I really liked the performance by Gary Shandling. His calm, confused state of mind makes for a light-hearted sense of humor. He often provides the film with hilarious moments, with simple, frank facial expressions. Annette Bening provides the story with a comical charm fitting for the role. The supporting cast is top notch even to minor roles. Such small but effective performances come from Nora Dunn ("Three Kings"), Janeane Garofalo ("Clay Pigeons," "The Matchmaker"), Judy Greer ("Jawbreaker") and Linda Fiorentino ("Men in Black," "Dogma").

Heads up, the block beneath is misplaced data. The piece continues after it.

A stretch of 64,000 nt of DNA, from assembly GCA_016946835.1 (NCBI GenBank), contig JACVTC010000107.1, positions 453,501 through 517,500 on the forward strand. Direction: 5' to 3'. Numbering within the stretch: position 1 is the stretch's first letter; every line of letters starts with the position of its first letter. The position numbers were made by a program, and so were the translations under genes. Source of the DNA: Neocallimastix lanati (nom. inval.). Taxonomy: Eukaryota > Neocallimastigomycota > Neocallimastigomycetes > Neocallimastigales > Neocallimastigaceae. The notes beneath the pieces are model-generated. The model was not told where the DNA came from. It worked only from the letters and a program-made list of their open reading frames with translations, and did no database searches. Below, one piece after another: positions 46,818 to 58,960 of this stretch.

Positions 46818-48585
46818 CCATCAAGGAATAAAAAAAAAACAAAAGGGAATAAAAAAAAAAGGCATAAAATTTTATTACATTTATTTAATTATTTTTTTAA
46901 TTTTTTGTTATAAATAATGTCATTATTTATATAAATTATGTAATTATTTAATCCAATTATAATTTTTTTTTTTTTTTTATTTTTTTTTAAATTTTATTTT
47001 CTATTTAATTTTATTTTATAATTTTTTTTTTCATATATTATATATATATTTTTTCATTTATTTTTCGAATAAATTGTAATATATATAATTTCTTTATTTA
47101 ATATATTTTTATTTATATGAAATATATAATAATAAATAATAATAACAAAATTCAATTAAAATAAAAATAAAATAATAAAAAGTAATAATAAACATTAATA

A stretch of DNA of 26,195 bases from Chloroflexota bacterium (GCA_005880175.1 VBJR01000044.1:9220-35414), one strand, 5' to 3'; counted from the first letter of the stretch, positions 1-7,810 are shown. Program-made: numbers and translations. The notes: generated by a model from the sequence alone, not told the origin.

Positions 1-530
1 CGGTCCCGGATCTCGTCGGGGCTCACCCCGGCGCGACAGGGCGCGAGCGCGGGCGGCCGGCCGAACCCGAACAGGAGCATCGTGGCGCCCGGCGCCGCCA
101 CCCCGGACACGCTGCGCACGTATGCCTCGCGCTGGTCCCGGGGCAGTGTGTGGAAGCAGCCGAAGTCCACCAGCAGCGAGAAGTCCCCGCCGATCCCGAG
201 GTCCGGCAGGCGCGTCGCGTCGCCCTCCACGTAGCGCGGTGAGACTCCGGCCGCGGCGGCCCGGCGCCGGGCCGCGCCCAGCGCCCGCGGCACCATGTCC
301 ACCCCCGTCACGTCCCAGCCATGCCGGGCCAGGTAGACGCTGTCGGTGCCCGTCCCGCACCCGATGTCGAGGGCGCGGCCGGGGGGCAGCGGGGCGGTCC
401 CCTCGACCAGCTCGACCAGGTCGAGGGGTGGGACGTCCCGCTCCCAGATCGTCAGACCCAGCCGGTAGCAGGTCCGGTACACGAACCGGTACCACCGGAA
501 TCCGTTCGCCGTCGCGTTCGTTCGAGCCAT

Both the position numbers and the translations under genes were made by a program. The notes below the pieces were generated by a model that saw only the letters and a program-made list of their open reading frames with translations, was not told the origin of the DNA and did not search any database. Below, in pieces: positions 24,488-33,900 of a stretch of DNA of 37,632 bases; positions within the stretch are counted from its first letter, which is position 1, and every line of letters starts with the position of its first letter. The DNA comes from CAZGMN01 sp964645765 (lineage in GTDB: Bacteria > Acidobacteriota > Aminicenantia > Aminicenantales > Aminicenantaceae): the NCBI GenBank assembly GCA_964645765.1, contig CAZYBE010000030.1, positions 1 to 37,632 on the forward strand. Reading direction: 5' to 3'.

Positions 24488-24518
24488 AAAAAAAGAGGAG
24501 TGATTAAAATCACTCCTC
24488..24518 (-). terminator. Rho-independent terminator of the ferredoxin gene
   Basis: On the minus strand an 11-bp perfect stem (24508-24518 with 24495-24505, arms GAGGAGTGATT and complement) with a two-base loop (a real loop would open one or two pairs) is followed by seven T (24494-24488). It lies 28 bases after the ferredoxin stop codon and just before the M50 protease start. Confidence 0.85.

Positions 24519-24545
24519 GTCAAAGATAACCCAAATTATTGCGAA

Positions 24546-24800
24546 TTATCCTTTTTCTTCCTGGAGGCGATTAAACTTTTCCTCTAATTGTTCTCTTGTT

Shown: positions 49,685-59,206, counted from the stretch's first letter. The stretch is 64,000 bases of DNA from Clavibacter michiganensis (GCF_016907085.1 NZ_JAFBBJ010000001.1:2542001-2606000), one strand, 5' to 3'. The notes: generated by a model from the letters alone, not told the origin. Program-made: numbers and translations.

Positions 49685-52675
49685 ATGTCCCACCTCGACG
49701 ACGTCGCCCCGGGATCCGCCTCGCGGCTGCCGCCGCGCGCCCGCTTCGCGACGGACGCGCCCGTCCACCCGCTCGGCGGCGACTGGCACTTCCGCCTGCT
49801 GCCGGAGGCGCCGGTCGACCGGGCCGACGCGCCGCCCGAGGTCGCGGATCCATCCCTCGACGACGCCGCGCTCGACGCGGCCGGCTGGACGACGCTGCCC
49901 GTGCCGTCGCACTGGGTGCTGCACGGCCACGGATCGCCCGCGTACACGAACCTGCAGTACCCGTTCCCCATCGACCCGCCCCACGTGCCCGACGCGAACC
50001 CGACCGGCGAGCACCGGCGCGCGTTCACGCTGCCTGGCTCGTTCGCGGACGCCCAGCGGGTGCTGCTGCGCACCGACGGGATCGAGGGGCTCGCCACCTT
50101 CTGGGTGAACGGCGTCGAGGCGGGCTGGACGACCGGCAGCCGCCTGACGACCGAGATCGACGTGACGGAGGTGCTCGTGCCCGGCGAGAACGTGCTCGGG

Mike Nichols has made better movies, such "The Graduate," "The Birdcage," "Primary Colors" and "Who's Afraid of Virginia Woolf?" "What Planet Are You From?" is by far his silliest production, and I am actually a bit surprised to see him involved with this kind of movie. It is downright stupid at times-just plain dumb. But it is a funny stupid. The story evokes laughs from its utter foolishness. I enjoyed the film-not a lot-but it often connected with my unusual sense of humor. If you like this kind of offensive, perverse, and superficial buffoonery, and you know who you are, you might just find yourself having a ball with "What Planet Are You From?"
16 of 22 people found this review helpful.
Was this review helpful to you?
| Report this